Now if he'd had a decent bio/nuclear weapons capability that might have been a game changer but the smart money thought that exceedingly unlikely. Though in 93 the same assumption was made and he turned out to be disturbingly close to attaining that.
  9. I think that Saddam was basically fooling himself when he moved into Kuwait.
    He had convinced himself that he was a necessary counterweight in the Western mind to the Iranians.
    He was convinced that his conventional forces, if dug in, would be so large that non-one would be able to muster the ground fire power to dig them out without massive, and unacceptable casualties.
    In short, he thought he had licence to move, and that there were not going to be any serious, non diplomatic responses.

    Once into Kuwait, he was unable to show weakness at home by withdrawing. He was then relying on the Coalition not being willing to take huge casualties in a frontal attack.

    Sadly for him, he had hopelessly overestimated his own air force's capabilities. As soon as it became obvious that he could not hold Kuwait, and the Coalition was not going to oblige by fighting stupidly, I believe he wrote off the whole expedition, and concentrated purely on staying in power after the ceasefire.

    Now, that was a military disaster, but from his point of view, quite a successful decision. He DID stay in power, and had enough security apparatus left to put down the Shia rebellion in the south, even if he had to let the Kurds go.

    I think that on the scorecard, in military terms he lost hugely, but from his point of view, it was a score draw. He may have lost a lot of men and equipment, but he was still in power, with added credentials as an Arab strongman who had faced up to the Great Satan and got away with it.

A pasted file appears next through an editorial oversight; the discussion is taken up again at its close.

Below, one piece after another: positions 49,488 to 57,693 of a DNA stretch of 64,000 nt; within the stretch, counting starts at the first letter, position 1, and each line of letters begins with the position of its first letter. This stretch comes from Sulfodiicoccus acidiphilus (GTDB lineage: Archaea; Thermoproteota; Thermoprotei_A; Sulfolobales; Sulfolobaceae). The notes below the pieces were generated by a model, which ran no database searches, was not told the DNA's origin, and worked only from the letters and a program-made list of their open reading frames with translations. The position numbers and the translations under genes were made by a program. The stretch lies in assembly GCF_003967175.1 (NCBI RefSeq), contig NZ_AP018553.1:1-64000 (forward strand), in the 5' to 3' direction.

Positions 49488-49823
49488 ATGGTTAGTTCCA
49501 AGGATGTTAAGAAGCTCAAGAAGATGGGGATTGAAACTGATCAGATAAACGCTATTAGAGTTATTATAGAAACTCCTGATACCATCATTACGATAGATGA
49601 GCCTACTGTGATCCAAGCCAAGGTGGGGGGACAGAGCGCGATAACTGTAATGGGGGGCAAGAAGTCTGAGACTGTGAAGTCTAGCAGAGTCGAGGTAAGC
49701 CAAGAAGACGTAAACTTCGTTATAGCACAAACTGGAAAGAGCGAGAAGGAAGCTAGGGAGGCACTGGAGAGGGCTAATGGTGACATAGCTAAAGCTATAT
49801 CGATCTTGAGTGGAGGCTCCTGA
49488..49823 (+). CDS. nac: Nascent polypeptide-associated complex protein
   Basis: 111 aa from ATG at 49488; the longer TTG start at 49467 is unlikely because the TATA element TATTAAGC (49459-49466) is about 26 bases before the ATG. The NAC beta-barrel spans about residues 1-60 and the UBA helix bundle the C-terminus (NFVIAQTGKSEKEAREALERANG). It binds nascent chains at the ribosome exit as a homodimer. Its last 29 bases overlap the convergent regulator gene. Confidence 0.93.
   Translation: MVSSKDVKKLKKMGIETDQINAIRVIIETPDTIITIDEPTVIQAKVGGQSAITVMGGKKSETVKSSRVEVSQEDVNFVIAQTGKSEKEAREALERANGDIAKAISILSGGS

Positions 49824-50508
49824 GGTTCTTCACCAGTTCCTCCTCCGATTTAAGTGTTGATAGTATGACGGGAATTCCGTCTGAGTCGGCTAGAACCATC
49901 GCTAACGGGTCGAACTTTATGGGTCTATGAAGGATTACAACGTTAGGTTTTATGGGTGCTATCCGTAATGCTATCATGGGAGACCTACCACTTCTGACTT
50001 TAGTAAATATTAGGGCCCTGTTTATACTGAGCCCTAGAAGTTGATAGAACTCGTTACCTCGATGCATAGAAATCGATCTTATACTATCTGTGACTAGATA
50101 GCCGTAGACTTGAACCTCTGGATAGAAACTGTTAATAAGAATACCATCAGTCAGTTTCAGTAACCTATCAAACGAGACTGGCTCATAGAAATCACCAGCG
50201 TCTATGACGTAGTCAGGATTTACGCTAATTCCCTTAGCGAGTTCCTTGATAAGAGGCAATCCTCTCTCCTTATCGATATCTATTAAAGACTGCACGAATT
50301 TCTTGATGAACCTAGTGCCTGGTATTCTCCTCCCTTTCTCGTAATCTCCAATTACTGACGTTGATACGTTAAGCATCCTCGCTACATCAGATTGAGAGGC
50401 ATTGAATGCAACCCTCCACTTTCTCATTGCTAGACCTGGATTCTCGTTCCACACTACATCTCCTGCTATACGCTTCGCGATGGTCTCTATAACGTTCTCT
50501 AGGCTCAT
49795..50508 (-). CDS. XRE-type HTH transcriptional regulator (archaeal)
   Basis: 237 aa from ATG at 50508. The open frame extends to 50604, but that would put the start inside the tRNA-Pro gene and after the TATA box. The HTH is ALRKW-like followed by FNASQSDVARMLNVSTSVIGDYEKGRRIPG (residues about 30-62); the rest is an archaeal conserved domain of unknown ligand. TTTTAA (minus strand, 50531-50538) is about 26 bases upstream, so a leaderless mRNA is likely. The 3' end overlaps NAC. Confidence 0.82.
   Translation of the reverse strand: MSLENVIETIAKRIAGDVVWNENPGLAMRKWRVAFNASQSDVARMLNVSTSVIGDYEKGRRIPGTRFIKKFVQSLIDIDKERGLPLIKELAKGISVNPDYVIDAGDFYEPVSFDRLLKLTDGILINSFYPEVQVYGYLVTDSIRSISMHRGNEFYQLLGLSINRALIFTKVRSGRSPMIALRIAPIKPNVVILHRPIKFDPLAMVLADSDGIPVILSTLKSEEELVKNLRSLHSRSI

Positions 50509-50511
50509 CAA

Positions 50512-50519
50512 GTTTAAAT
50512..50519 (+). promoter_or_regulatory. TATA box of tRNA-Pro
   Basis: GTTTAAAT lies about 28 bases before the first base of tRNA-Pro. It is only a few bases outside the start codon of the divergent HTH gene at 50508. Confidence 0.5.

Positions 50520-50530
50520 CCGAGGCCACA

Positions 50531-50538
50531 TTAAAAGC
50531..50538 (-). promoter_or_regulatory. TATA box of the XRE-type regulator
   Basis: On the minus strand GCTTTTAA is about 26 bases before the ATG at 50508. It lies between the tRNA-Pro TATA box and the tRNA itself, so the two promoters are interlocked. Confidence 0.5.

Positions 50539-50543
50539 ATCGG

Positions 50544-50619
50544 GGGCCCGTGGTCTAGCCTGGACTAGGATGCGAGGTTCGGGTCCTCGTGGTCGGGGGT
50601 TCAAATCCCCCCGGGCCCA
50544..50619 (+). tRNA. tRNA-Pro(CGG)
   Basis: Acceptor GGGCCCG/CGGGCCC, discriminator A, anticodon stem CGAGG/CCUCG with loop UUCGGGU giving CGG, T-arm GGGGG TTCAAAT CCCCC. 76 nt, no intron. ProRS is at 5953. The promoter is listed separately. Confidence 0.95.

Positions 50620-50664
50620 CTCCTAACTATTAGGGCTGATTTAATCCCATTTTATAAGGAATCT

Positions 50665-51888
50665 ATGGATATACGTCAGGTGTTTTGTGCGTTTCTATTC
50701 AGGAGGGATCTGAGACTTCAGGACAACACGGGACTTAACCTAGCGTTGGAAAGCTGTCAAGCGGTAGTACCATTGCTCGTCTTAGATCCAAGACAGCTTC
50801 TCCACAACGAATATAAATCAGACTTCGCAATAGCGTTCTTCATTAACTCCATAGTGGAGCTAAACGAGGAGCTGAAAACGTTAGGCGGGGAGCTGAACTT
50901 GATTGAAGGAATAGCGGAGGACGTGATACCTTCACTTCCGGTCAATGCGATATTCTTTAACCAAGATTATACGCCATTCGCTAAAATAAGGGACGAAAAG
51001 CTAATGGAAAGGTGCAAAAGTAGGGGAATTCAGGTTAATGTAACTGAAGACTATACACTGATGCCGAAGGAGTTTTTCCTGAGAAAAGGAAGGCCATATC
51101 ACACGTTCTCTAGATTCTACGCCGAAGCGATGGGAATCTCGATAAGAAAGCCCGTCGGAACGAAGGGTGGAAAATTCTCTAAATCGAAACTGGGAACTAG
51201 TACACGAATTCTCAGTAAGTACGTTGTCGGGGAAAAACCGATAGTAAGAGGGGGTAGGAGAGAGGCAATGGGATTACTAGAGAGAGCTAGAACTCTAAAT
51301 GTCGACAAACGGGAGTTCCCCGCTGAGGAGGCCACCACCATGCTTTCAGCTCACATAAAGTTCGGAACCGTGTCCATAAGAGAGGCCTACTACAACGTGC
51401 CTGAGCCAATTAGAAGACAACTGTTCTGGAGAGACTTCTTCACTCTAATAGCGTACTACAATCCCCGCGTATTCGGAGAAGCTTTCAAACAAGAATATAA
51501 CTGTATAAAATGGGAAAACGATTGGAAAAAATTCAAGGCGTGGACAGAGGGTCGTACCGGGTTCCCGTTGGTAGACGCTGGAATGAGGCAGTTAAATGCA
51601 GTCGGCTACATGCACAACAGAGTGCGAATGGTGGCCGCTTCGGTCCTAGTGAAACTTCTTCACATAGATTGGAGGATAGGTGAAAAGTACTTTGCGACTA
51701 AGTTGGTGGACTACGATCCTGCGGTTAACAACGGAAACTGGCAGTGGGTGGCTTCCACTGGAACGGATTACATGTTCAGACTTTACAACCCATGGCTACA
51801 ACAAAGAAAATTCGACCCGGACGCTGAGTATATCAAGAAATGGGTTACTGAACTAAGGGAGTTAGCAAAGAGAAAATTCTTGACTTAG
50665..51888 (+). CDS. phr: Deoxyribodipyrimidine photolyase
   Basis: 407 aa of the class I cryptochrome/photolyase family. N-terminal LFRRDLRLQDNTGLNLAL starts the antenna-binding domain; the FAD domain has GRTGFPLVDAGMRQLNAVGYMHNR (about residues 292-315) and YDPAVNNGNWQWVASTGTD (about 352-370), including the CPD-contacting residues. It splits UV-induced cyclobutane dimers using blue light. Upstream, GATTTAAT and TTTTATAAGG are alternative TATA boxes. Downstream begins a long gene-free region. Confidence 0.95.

10. Of course after Dunkirk Churchill did specifically broadcast to the British people that Dunkirk was a defeat
  11. It is quite an interesting article and although Desert Storm achieved its strategic aims (removal of Iraqi forces from Kuwait) and Allied Forces effectively defeated Iraqi Forces whenever they came into contact, a decisive victory over Iraq was never achieved.

    This was demonstrated only 3 years later when, despite Iraqi airspace being patrolled by allied aircraft and constant surveillance of Iraq, Saddam Hussein still managed to move the Republican Guard south towards the Kuwaiti border which necessitated the reinforcement of Kuwait by US and UK forces (Operation Driver).
  12. Wikipedia:

    Estimated as about 30,000 by Tommy Franks, up to 45000 maximum.
    Figures are quite unreliable.
  13. Are you calling tony blair a liar?!
  14. I always thought that Gen Schwartzkopf made a major error by not insisting that Saddam Hussain personally surrender to him in the desert. Saddam was always dressed in uniform and always emphasised that he was a great military leader, so Gen Schwartzkopf should have kept going until Saddam surrendered - not his generals.

    I don't think that the General comments on the surrender in his book but, if I can find it (ho bloody ho) I will check!

  15. I think that the problem was the Americans were still suffering from post Vietnam jitters and wanted to ensure that they withdrew as soon as the goal was achieved. They did not want to get involved whatsoever in regime change or nation building and only in a very limited way did they want to get involved in imposing restrictions on the Iraqi military post war.

    With hindsight, the surrender of Saddam and his close associates who, as you point out, were all uniformed military commanders in one way or another, probably wouldn't have been that difficult in March 1991. The Iraqi military could then have been limited to a purely defensive force. Of course it would have required a new UN mandate but that may not have been too difficult to pass.